Historically, North Lawndale was a home for Jewish refugees following the Great Fire of 1871 and continued to grow as factories moved into the area. In the early 1950s, the population changed drastically with a new influx of African American residents, many displaced from the urban renewal projects that took place in other neighborhoods in Chicago.
No new housing was built during the time of increased population, employment was scarce, and the physical deterioration of the community was severe. Dr. Martin Luther King, Jr. chose North Lawndale as the base for his civil rights movement in Chicago.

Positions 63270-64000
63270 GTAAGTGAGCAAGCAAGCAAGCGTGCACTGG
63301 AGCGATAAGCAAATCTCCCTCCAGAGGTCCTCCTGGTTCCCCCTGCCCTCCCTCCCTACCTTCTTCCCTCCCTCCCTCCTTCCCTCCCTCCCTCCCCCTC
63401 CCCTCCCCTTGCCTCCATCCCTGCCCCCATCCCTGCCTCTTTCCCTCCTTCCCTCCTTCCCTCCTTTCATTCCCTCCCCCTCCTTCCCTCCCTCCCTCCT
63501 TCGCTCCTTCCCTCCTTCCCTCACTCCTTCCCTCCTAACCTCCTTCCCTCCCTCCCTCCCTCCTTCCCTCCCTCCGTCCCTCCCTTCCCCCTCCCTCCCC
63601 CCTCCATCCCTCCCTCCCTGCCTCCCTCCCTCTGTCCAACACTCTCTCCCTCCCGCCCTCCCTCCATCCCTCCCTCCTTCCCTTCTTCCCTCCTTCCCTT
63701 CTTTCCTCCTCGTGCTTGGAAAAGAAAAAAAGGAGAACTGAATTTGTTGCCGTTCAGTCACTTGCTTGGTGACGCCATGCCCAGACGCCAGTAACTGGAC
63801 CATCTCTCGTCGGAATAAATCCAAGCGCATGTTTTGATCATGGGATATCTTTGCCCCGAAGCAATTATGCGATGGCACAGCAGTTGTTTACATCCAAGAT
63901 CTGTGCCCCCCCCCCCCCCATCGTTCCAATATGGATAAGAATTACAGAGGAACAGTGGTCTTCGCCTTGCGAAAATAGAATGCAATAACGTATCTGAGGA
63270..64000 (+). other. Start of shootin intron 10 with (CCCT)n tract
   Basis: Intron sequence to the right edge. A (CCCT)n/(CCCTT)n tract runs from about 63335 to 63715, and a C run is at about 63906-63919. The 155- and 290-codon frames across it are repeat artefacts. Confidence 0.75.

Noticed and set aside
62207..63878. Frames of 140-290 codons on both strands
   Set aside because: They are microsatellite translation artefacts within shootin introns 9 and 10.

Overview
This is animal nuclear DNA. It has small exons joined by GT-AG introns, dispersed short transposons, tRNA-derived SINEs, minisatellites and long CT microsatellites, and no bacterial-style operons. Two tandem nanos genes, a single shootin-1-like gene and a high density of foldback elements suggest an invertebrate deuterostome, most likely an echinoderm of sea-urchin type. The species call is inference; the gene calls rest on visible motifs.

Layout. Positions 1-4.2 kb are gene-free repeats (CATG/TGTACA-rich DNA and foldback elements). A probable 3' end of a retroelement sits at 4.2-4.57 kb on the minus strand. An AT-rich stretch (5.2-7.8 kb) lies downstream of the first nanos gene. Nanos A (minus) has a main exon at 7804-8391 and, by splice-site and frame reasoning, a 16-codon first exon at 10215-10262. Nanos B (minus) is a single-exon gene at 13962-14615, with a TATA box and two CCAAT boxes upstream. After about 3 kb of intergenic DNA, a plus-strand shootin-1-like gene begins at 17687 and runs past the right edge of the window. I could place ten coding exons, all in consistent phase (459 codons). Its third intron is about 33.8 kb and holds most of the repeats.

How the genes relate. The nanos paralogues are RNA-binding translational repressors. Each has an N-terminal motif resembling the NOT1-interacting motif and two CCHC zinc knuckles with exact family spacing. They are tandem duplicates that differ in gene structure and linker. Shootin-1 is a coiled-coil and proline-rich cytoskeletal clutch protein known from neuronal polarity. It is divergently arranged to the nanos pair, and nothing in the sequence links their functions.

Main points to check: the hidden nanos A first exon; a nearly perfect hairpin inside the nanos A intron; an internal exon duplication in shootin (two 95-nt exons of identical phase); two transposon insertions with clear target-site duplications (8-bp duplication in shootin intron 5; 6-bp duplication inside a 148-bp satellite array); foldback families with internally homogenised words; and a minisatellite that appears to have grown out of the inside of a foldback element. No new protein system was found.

Unfortunately, the riots that followed King’s assassination frightened factory owners and working residents to flee the area, including the former Sears headquarters. By the year 2000, Lawndale’s population dropped dramatically from a peak of 125,000 to about 47,200; many residents left due to increased poverty, crime, and unemployment. However, glimmers of change exist today as many are working towards the betterment of North Lawndale.
information courtesy of Moody Publishers
"Chicago Neighborhood Prayer Guide" by Dr. John Fuder with Elizabeth Koenig
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